by Jan Taylor
Students with special needs want what we all want: to be seen, to be appreciated, and to participate with others in the richness of everyday life. Helping students achieve these experiences in school settings is more attainable today, thanks to more empathic approaches to the design of learning, social, and recreation spaces.
Dialogue Dispels Disparities
Success in designing for students with special needs begins with study and lots of dialogue. Cotting School in Lexington, Mass. serves the needs of students with a broad spectrum of learning and communication abilities, physical challenges, and complex medical conditions. The initial stages of planning a 25,000sf campus center addition began with the design team observing how students used the current school and moved throughout the day.
We saw how many of the school’s hallways and common areas became quickly congested for students requiring wheelchairs and other mobility equipment. In talking with the students and staff, we realized how the opportunity to reduce the congestion in the new campus center would create a safer and more equitable experience for all students, regardless of mobility needs. This connectedness at all levels of ability, is what the design team sought to reinforce.
Among the findings of a CDC research project studying Gen Z mental health was the importance of students feeling connected to their school community. The study found that fostering this connection with accessible, inclusive activities contributes to each student’s sense of belonging and well-being.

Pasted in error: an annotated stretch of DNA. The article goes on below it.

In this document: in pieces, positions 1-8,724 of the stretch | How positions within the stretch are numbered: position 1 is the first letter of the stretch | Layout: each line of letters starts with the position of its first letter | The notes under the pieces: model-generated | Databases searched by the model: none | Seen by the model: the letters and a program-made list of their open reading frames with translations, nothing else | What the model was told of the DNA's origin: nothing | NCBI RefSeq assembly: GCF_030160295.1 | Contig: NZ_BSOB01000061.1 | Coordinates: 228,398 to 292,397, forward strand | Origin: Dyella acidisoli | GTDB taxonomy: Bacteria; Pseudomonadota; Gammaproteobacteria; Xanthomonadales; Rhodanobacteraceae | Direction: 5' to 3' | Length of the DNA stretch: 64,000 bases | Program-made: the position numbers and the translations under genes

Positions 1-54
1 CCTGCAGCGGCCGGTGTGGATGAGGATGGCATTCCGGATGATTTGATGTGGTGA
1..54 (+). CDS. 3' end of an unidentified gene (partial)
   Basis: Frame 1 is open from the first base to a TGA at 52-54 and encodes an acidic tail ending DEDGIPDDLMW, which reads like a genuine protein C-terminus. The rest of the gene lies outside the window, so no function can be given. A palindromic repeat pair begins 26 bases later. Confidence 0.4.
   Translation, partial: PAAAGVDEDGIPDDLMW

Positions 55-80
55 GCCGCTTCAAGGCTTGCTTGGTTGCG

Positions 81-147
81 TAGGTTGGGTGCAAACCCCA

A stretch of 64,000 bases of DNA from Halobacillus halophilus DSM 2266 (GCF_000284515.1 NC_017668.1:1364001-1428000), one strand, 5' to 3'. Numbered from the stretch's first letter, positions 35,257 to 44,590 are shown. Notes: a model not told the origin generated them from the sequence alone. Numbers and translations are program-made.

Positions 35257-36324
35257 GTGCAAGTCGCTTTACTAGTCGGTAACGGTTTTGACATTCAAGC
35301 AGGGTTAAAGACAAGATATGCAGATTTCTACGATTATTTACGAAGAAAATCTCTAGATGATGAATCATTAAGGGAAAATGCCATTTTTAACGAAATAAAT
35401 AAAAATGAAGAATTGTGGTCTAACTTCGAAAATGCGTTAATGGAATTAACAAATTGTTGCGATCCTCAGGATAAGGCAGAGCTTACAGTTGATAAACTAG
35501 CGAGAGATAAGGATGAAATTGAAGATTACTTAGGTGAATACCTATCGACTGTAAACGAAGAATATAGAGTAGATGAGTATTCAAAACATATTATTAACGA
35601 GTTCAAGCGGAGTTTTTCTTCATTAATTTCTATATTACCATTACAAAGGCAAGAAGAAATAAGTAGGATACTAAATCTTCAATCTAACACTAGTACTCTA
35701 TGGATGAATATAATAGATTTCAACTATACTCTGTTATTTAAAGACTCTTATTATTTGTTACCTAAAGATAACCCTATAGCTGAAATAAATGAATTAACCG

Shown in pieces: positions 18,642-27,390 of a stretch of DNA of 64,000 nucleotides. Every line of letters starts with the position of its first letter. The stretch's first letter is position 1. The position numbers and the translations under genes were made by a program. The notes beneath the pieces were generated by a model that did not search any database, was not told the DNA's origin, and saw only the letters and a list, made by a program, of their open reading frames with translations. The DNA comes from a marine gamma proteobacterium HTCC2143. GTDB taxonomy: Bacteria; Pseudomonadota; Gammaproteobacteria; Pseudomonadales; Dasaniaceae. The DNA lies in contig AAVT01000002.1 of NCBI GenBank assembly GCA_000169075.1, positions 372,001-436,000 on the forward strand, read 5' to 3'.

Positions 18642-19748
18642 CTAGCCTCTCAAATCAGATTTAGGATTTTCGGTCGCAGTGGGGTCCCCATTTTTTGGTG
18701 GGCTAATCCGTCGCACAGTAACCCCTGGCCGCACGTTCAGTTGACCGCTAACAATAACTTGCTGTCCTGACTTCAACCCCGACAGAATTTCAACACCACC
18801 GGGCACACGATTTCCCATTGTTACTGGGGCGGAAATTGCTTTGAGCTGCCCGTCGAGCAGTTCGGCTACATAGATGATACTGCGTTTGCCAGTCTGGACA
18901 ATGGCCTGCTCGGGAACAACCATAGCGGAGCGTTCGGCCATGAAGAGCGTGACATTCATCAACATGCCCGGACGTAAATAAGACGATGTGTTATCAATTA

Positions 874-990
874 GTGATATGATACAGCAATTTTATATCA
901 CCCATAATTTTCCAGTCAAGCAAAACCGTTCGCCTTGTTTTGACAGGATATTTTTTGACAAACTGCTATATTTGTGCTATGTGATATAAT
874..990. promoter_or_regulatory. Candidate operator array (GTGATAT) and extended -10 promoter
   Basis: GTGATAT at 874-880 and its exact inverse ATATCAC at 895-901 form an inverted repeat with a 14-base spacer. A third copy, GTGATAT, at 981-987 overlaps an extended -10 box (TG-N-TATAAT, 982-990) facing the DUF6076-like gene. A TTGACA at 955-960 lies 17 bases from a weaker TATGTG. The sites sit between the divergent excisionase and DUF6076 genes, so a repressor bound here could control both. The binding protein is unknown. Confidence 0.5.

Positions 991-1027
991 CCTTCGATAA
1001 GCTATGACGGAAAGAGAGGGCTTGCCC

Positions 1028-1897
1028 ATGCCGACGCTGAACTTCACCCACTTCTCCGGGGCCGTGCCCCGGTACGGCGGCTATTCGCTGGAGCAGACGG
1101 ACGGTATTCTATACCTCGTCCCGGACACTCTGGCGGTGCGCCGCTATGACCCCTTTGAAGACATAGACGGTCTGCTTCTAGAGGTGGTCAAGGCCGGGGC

The campus center addition at Cotting School features a 2-story adaptive climbing wall, allowing students to engage with peers in a safe and stimulating activity. Decorated with a custom abstract pattern that recalls forest, mountains, and sky, the adaptive climbing wall includes various routes allowing students with different physical challenges, including those in wheelchairs, to participate.
A replicable takeaway from working with specialized learning environments is the value of continual feedback and refinement. Because the Cotting faculty and staff were so engaged in the design process, we followed an iterative process of development and feedback that ultimately introduced a vibrant new campus center and an inclusive student experience.
The most important lesson from working on behalf of students with special needs is the opportunity for designers and our clients to envision new ways to promote inclusive learning and achieve a more ambitious level of social connectedness. Each step toward making our school environments – of every type and mission – more responsive to all learning styles will positively impact students. When school communities help students feel seen, valued, and included, everyone’s well-being and optimism rise.
Jan Taylor, AIA is president of Boston-based design firm ARC.